Co-Encapsulation and Co-Delivery of Peptide Drugs via Polymeric Nanoparticles.


Department of Chemical and Biological Engineering, The Hong Kong University of Science and Technology, Clear Water Bay, Hong Kong, China. [Email]


Combination therapy is a promising form of treatment. In particular, co-treatment of P3 and QBP1 has been shown to enhance therapeutic effect in vivo in treating polyglutamine diseases. These peptide drugs, however, face challenges in clinical administration due to poor stability, inability to reach intracellular targets, and lack of method to co-deliver both drugs. Here we demonstrate two methods of co-encapsulating the peptide drugs via polymer poly(ethylene glycol)-block-polycaprolactone (PEG-b-PCL) based nanoparticles. Nanoparticles made by double emulsion were 100⁻200 nm in diameter, with drug encapsulation efficiency of around 30%. Nanoparticles made by nanoprecipitation with lipid 1-palmitoyl-2-oleoyl-sn-glycero-3-phospho-(1'-rac-glycerol) (POPG) were around 250⁻300 nm in diameter, with encapsulation efficiency of 85⁻100%. Particles made with both formulations showed cellular uptake when decorated with a mixture of peptide ligands that facilitate endocytosis. In vitro assay showed that nanoparticles could deliver bioactive peptides and encapsulation by double emulsion were found to be more effective in rescuing cells from polyglutamine-induced toxicity.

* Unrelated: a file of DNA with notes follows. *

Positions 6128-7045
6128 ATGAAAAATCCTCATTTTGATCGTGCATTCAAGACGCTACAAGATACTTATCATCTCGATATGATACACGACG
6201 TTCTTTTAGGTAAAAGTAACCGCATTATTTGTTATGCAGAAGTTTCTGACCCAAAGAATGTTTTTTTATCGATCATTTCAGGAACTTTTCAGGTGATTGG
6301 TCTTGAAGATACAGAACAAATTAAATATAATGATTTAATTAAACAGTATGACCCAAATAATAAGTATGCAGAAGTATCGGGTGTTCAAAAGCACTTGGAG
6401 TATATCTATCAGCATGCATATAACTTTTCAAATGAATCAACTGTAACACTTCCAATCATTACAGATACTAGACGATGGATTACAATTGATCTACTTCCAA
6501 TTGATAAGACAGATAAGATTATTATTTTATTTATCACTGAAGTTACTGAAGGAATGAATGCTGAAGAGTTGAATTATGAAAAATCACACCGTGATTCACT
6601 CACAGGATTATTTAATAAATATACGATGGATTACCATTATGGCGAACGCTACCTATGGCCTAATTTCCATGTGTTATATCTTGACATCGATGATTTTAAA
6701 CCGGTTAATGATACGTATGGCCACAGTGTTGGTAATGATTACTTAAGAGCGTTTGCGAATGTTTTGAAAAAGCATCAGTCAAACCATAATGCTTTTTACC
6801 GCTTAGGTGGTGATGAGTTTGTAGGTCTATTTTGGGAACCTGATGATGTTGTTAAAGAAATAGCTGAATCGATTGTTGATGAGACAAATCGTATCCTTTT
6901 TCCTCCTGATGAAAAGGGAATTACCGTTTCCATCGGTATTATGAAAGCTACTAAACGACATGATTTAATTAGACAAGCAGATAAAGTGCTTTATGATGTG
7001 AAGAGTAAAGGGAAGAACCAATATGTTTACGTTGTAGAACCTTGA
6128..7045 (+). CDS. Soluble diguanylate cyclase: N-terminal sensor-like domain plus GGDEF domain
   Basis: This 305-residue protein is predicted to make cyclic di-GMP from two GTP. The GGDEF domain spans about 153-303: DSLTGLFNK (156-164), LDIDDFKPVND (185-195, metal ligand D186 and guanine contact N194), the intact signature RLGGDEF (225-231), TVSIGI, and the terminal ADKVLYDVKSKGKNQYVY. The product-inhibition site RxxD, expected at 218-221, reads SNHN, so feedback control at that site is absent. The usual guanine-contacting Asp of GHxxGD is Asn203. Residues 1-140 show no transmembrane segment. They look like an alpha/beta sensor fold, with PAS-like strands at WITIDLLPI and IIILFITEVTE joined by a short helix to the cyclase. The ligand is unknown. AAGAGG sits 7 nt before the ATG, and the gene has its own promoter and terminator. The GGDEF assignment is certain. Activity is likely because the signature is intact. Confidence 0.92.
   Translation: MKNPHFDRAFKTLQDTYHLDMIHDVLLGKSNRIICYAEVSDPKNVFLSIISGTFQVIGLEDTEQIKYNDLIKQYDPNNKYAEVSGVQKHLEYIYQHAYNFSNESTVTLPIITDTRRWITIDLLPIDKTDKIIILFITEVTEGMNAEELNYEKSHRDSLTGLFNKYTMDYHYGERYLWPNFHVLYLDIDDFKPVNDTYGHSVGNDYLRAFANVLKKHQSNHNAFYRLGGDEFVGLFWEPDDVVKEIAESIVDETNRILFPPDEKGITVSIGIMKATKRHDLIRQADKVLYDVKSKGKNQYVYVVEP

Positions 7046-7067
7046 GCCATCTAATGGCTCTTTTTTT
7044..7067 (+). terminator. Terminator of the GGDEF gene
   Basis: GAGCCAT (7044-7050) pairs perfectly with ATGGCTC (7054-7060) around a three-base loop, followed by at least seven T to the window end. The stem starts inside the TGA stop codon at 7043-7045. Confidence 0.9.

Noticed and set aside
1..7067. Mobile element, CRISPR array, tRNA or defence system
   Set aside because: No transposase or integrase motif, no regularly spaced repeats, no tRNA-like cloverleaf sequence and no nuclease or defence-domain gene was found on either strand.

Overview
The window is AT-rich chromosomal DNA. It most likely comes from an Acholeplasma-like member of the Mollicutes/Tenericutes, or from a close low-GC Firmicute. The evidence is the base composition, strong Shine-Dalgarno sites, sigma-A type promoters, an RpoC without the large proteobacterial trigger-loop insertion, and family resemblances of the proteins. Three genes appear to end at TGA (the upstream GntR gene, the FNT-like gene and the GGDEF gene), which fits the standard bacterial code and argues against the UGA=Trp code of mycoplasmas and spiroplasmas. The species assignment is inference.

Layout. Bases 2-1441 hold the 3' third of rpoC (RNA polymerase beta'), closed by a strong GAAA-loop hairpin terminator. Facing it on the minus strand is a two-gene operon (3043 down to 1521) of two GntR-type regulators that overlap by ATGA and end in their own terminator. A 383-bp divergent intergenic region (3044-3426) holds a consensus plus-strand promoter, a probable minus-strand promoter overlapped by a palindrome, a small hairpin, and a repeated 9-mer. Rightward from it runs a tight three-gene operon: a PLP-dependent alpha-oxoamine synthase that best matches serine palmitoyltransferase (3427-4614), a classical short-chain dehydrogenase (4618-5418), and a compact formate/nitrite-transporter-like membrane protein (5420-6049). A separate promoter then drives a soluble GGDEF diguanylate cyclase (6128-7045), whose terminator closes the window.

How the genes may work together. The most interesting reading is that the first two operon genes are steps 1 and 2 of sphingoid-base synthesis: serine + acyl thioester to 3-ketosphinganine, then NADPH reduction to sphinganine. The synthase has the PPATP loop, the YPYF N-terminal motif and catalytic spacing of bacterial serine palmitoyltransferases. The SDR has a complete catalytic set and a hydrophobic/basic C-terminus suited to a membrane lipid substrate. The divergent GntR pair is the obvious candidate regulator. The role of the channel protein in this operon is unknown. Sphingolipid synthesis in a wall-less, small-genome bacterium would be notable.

co-delivery,co-encapsulation,double emulsion-solvent evaporation technique(s),nanoparticles,peptide delivery,polymeric drug delivery system,

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